Darkness deeper than anyone aboard had ever seen surrounded the ship. Boke Kin had a hard time telling the sky from the water for a while as his eyes slowly adjusted. Meihi paced the deck pouting. Gradually stars became visible, but they were not bright or vibrant like the night sky everyone was expecting. In fact, the sailors started to become nervous and whisper amongst themselves. These were not the stars of the world they knew. â€œWhatâ€™s going on?â€ Kin asked no one in particular.
â€œWe must have sailed into the lands of the dead,â€ the captain responded quietly. He wasnâ€™t trying to hide the truth from his crew, it simply felt wrong to speak loudly on the seas of the underworld. Far behind near the horizon the city of Thorns was barely visible. Not knowing the stars of the dead to navigate by, the captain ordered that the ship change heading to follow the coastline.
â€œHey Meihi,â€ Kin asked the pacing, pouting, green-haired woman, â€œdoes the air... taste stale to you? I canâ€™t think of a better way to describe it.â€ She nodded. â€œIf this is the lands of death, how do we get back to the living?â€
â€œI have no idea,â€ she returned to her pout.
â€œLetâ€™s just get to Chiaroscuro,â€ the captain said. â€œWe have plenty of supplies to make the trip. We can figure out what to do when we get there.â€ To Kinâ€™s experienced socialite ear, the captain was perhaps even more unsettled than his crew. He simply wasnâ€™t showing it openly, to help stave off the loss of morale.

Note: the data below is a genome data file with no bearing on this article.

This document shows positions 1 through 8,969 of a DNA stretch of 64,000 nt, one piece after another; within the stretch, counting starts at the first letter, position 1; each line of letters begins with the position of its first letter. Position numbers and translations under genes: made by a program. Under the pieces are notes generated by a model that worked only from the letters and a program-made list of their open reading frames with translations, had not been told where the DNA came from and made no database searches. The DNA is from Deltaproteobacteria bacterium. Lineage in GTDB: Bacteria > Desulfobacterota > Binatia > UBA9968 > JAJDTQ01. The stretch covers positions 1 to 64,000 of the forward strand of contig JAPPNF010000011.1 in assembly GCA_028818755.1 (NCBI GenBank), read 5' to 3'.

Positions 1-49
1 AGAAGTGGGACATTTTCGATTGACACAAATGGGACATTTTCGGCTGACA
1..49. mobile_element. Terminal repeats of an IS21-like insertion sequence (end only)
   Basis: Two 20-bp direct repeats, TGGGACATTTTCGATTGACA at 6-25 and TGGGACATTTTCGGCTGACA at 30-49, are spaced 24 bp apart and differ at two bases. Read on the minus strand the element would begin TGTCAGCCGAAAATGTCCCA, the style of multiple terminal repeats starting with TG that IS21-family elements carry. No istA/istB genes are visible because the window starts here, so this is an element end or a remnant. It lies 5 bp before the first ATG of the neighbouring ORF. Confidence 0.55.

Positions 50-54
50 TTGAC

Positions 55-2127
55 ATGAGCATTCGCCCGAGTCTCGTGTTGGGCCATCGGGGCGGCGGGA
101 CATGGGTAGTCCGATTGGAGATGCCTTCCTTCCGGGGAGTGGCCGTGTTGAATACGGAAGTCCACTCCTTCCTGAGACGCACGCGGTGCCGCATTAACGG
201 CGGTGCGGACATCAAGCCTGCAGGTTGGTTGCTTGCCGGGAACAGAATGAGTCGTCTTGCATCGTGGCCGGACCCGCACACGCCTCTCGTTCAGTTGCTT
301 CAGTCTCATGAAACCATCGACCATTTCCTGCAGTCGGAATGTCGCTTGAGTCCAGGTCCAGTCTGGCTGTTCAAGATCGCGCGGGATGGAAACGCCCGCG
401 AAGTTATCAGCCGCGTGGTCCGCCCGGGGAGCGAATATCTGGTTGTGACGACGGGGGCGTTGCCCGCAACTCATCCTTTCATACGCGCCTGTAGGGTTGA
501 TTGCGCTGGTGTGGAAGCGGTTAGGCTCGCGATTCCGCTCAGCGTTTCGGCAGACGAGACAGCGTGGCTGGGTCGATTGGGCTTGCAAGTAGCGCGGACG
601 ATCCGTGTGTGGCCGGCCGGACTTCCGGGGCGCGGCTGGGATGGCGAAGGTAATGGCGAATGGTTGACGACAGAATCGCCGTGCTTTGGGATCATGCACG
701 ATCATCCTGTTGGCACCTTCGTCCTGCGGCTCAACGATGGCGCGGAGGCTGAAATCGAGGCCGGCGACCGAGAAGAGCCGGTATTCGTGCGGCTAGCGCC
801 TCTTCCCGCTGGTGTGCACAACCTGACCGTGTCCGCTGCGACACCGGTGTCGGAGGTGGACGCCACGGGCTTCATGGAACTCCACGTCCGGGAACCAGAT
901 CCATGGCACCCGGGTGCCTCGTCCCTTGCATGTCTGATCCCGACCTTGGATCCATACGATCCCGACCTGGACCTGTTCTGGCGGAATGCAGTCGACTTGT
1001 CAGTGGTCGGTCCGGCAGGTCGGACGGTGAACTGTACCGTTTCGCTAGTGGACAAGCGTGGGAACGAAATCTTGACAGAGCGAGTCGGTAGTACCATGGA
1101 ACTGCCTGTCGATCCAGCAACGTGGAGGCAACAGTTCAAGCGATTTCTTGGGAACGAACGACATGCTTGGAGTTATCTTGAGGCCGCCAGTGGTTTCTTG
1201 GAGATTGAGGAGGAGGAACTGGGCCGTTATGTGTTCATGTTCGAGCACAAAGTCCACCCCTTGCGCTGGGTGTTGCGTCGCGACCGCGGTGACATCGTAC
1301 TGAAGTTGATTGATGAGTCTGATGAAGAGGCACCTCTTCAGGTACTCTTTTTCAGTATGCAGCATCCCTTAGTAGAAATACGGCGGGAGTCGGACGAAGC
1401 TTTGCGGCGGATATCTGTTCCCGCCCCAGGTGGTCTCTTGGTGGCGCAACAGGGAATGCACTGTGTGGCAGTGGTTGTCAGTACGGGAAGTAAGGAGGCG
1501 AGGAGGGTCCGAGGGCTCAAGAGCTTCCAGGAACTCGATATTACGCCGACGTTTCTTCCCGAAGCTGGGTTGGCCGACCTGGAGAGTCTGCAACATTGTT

Kin decided to help in that endeavor. He walked to the bow and looked out over the black water of the underworld ocean. With one dramatic motion he ripped off the tattered gown to reveal his finely made noble robes underneath. Then he tossed the shredded dress one-handed off the side of the ship and raised his golden sword defiantly toward the darkness. That show of confidence from a being of demonstrated power did seem to inspire the crew. They got back to work more vigorously, turning toward the coastline.
Below the ship a spirit swam. Its mind twisted with plans of vengeance. Though it recognized the essence of those sailing above it, they were of no concern. â€œI will see the end of the gods,â€ it thought, â€œeven though they strike the life from me, I persist. If they feared me so then perhaps I have the power necessary to bring their own demise. Yes, I do have the power. All will see the downfall of the petty and cruel deities of the living world and despair...â€ It watched the tattered remains of a dress sink down past it. â€œBut for now, to darker depths. I must find allies far worse than the surface of death can afford.â€ The spirit swam down into the lightless depths, called by bleak hatred to those of similar intent.